Gregg Popovich surely wasn’t in the best mood after the Spurs’ Game 1 loss to the Clippers, and the questions he faced in his postgame press conference certainly didn’t improve his demeanor.
“How much did DeAndre Jordan affect everything you did offensively in the first half tonight?” is a perfectly fine question, but Popovich often does not respond well to indefinite “How much?” questions. This is poor scouting of his subject by the reporter, but this question would have been fine for any other NBA coach.
How intentionally fouling a player allows his team’s defense to set for the ensuing possession is an under-discussed aspect of the strategy, one Popovich frequently employs, especially against Jordan. It’s a good topic to discuss with the Spurs coach, but asking Popovich a yes/no question isn’t going to get anywhere. Neither is a yes/no follow-up.
“Coach, there seemed to be some good ball movement with your team a lot of times. There were some other times where they seemed erratic or out of control. Could you talk about that please?” That reporter already has his story written and wants to plug in a quote in his section about passing. He’s not trying to learn anything. He just wants a quote. If any question deserved Popovich’s scorn, it was this one, and this is the one that caused him to offer a statement.
Surprisingly, his statement — not shown in the above video — was full of helpful information about the game.
Popovich, via ASAP Sports:
The game was‑‑ their defense was better than our offense. That’s the bottom line. Their aggressiveness, their physicality, their athleticism really hurt us offensively. The first half I actually felt decent at halftime. We missed six free throws, gave up 13 points off turnovers and it was a six‑point game. We shot 3 for 14 from three, and I thought, for playing that poorly we were in the game.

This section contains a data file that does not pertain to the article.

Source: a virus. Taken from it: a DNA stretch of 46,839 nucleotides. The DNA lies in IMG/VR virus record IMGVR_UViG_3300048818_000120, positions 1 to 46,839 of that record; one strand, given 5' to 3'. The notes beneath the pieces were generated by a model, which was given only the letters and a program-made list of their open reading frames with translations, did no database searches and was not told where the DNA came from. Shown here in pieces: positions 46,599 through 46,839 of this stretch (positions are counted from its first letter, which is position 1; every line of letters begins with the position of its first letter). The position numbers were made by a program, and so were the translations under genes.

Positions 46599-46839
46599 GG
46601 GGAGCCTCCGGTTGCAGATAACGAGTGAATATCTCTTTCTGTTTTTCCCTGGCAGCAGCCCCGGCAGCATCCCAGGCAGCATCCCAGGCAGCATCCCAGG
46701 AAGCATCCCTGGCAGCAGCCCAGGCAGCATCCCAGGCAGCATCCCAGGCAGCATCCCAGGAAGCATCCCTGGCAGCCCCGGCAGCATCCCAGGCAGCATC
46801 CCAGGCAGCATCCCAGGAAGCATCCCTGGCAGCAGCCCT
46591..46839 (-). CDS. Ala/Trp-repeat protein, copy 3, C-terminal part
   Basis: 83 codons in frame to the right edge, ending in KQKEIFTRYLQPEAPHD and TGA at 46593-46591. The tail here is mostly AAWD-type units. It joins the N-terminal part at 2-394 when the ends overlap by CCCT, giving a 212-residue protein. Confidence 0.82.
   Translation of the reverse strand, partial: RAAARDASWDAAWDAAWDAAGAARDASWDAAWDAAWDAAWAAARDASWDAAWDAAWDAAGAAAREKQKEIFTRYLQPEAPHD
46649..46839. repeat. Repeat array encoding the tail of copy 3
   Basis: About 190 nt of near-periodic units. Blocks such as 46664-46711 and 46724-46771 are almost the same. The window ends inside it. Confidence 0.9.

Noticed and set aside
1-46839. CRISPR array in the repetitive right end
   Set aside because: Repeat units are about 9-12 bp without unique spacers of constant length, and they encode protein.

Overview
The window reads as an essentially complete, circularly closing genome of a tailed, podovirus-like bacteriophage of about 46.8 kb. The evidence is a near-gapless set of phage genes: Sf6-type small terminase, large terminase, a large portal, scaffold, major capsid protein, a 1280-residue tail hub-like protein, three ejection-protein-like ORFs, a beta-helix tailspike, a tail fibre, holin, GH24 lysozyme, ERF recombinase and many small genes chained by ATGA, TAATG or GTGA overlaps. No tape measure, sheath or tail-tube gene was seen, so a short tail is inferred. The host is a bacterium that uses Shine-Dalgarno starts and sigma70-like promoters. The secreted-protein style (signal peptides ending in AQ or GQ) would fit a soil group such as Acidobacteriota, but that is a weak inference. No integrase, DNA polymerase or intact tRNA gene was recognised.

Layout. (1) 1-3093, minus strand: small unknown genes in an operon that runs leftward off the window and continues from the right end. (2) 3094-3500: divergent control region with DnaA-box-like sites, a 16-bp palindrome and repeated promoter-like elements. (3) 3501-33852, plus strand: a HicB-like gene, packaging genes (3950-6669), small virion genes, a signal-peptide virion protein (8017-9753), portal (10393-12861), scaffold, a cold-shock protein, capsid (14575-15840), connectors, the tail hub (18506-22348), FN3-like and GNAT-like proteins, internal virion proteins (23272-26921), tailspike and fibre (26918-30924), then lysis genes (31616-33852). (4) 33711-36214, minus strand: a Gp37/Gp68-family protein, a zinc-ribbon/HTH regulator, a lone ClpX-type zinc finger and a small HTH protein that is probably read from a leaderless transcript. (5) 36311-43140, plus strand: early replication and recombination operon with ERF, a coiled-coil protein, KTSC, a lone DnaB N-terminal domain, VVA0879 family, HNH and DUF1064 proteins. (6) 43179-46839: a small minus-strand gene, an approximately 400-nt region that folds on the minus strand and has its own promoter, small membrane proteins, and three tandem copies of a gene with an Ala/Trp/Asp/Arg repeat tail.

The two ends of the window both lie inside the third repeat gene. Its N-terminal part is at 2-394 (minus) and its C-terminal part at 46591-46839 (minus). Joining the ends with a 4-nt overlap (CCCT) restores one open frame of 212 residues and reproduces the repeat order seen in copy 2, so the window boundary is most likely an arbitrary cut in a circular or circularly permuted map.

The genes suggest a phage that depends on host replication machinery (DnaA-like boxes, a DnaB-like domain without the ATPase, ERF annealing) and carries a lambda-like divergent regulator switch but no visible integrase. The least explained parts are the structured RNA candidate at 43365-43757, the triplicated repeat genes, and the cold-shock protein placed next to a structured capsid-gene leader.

Then they had that run, but I thought it was their defense, not just Jordan. He’s part of their defense, but I thought everybody did a great job. Perimeter‑wise they denied in passing lanes, they got up into us. You know, we still had a good number of assists, but their close‑outs on our threes, all that sort of thing, was better than our offense tonight, and that was the bottom line for the game. We obviously missed a lot of free throws but they did, too. Neither team shot well from the line. Does that help?
Popovich took more questions after that, interrupting one and acting incredulous about another. (Both were fine questions.)
This is his shtick, and he clearly enjoys it.
He could have answered the first question about Jordan. He knew what the reporter discussing hack-a-Jordan was getting at, and he could have filled in the gaps. He could have appeased the third reporter with a bland quote. He could have treated the reporters who asked questions after his statement with more respect.
Most coaches, if not every other one, would have. Popovich is different, so we get press conferences like this.